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Deloitte: Net Tablets set to be the next big thing

Deloitte: Net Tablets set to be the next big thing

E-reader market to be impacted by major 2010 rise of ‘NetTabs’, according to analyst firm

Small, cheap and app-oriented net tablet PCs are set to dominate technology sales in 2010, according to Deloitte’s Technology Predictions 2010 report.

Analysts from the consultancy firm said the sweet spot would be units priced between $400-$800, weighing less than 500g and measuring about 20 x 12 x 2.5cm. They are expected to include cellular and Wi-Fi access, full-colour touchscreens and well-populated app stores, the report stated.

In contrast, e-readers will be a major casualty despite their widely covered Australian launch and positive industry reviews, Deloitte technology, media and telecommunications partner, Damien Tampling, said.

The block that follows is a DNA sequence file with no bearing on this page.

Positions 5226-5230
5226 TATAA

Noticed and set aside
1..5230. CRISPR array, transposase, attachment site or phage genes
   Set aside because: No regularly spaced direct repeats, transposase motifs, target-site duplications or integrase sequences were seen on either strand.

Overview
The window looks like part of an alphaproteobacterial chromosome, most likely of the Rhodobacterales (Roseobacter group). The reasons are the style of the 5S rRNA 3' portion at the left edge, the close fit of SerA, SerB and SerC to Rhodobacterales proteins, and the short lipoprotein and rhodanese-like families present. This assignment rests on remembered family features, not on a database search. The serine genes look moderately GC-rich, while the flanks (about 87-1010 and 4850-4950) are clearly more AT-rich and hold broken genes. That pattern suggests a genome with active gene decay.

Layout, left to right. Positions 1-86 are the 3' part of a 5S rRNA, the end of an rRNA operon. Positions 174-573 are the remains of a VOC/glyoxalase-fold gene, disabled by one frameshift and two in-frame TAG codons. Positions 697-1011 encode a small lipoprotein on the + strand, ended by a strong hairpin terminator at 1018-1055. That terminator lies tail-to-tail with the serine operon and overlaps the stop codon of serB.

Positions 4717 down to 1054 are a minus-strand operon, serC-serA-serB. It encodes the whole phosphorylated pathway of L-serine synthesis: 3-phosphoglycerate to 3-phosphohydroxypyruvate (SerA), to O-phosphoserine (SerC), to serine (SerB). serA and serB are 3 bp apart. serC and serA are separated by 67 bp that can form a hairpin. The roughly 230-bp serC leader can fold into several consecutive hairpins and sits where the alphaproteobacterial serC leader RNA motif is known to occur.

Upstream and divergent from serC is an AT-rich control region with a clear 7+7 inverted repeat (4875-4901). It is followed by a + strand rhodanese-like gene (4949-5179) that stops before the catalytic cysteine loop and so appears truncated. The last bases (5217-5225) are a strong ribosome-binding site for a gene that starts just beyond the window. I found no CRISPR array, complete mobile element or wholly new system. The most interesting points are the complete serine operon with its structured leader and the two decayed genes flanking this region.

“[E-readers] have the opportunity to really be a positive application technology for the publishing industry,” he said. “But there’s going to be a lot of negotiation around how the content is linked to the device.

“I don’t think the content proposition for the Kindle was that strong. It’s probably one of the gaps that needs to be closed before it takes off.”

The analyst also predicted the highly anticipated Apple tablet, being released this week, would not take off in the same way the iPhone did.

“I don’t think it’ll be as substantial as the iPhone,” Tampling said. “The concept of content and applications being delivered through a flat touchscreen, be it an e-reader or a phone, is a lot more mainstream now.”

Tampling said the success of an Apple tablet and resulting acceptance of micropayments could be the saviour for media outlets hoping to charge for online content.

“I think it’s a hard slog,” he said. “I think consumers aren’t there yet and the AFR.com is doing it alone at the moment.”

Other technologies Tampling expected to sell well this year included Google’s Nexus One. He also dismissed suggestions that spectacular rise of Apple’s iPhone would bring about Research in Motion’s (RIM) demise because the iPhone failed to crack the B2B market.


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